Skip to main content

Host target proteins of Phytophthora secreted effectors

Final Report Summary - EFFECTOR TARGETS (Host target proteins of Phytophthora secreted effectors)

The oomycete Phytophthora infestans causes late blight, a re-emerging and ravaging disease of potato and tomato. Suppression of host defenses is thought to play a critical role in P. infestans pathogenesis. Nonetheless, host defense suppression by Phytophthora and other eukaryotic pathogens remains poorly understood and only a few pathogen molecules that suppress host defenses have been described. An improved understanding of the molecular basis of host defense suppression will lead to conceptual advances in plant pathology and renewed opportunities for engineering disease resistance in crop plants.

Our long-term objective is to dissect the molecular mechanisms that enable oomycete pathogens to successfully infect plants and the plant processes that are perturbed by these pathogens. The overall objective of this proposal was to characterise P. infestans cytoplasmic and nuclear located effectors, and their target host proteins in order to establish the role of these molecules in disease progression. Questions we expected to address, include how effector proteins suppress defence responses; what are their targets in host cells; and how they promote disease.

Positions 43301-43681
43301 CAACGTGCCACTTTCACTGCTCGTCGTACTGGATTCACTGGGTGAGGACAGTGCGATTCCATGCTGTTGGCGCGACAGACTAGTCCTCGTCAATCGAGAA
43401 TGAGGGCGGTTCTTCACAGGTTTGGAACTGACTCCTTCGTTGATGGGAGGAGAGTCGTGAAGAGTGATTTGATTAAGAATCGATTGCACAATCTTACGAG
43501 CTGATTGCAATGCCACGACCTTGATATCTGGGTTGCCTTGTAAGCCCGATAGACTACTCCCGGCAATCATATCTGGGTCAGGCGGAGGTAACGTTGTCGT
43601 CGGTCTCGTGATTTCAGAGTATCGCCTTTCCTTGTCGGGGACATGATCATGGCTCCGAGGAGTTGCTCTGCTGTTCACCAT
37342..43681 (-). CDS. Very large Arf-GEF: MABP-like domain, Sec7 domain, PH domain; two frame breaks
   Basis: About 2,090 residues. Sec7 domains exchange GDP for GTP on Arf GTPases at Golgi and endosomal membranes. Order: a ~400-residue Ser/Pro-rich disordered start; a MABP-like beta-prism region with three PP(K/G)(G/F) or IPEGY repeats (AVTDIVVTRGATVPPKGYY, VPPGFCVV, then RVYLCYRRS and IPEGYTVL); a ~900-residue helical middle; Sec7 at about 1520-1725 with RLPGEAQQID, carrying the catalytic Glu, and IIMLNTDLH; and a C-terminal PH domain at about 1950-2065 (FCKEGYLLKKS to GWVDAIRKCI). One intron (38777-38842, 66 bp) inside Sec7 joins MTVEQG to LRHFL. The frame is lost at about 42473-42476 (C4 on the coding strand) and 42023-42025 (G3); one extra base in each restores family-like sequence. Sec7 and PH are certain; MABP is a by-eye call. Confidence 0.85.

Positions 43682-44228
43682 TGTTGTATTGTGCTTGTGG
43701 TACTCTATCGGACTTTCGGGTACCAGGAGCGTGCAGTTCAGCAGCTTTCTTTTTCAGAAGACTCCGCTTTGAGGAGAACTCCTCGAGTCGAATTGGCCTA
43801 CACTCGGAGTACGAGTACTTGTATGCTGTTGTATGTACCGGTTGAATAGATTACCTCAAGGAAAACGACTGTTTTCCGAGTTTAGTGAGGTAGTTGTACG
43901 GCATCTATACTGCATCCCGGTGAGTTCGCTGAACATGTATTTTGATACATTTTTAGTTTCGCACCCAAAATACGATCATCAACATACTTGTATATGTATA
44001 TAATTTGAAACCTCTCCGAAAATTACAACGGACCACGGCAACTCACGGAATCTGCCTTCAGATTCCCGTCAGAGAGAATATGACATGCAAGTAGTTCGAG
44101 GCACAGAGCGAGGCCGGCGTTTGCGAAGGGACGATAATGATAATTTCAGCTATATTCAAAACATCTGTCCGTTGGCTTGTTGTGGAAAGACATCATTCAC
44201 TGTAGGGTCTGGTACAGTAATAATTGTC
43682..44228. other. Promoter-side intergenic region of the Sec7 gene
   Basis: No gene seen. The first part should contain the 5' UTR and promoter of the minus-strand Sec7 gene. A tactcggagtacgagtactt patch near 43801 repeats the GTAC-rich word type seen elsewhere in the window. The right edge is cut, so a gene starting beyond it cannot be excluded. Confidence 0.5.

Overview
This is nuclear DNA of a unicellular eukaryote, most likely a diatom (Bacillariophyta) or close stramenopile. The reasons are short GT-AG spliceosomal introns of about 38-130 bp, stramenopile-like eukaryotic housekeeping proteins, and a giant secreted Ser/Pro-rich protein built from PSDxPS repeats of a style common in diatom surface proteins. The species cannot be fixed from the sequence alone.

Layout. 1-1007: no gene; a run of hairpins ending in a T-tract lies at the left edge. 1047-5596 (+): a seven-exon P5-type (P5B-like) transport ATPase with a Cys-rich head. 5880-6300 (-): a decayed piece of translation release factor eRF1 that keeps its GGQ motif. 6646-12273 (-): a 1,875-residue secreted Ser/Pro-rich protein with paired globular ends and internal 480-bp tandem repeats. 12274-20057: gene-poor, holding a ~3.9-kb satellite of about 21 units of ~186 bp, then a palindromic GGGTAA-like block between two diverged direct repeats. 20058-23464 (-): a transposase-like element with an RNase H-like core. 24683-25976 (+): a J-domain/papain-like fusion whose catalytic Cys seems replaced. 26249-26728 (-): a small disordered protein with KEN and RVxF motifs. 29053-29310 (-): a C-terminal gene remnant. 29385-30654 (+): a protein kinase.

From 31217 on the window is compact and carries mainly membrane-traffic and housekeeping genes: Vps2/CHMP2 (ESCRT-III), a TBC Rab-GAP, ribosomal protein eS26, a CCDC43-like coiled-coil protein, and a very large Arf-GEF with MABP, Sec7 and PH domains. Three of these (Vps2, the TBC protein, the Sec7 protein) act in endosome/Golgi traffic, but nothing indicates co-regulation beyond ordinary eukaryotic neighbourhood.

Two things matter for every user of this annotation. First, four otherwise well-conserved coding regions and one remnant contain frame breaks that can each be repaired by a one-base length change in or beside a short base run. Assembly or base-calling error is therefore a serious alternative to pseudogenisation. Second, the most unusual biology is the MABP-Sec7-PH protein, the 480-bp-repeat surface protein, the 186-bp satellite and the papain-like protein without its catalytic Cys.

To achive these goals we employed an in vivo co-immunoprecipitation (co-IP) assay to identify the targets of effectors. Among the candidate effector targets, we first focused on the putative targets of the RXLR effector AVRblb2 because of the economical importance of the NB-LRR type R gene 'Rpiblb2' that recognises AVRblb2 and provide broad-spectrum resistance against P. infestans.

In this project we show that when expressed in planta RXLR effector AVRblb2 localises at the host cell plasma membrane periphery and focally accumulates around haustoria during P. infestans penetration of host epidermal cells. The unusual accumulation of AVRblb2 around haustoria results in enhanced susceptibility of host plants to P. infestans colonisation. Furthermore, we demonstrate that AVRblb2 targets PLCP C14 and specifically alters its localisation by interfering its secretion into the apoplast. Moreover, secretion of C14 into the apoplast is reduced during P. infestans colonisation on tomato. C14 knockdown via RNAi mediated silencing resulted in enhanced susceptibility towards P. infestans and promoted its hyphal growth.We present compelling evidence that C14 is a novel plant defence protease and its overexpression limits P. infestans infection efficiency. However, this effect can be reverted by AVRblb2.

Our data points to an unexpected novel counter defence strategy that plant pathogens utilise at the haustorial interface to neutralise previously unknow defence protease C14. Effectors are great reagents for finding new components of immunity; here AVRblb2 led us to identify a novel immune regulator C14 and a novel pathogen strategy to neutralise host defence proteases. Manipulation of C14 can result in enhanced resistance to P. infestans thus can be used in biotech and breeding. The discovery of AVRblb2 virulence function at haustorial interface, is expected to lead conceptual advances in plant pathology and create new opportunities for engineering durable disease resistance in cultivated plants.

Related documents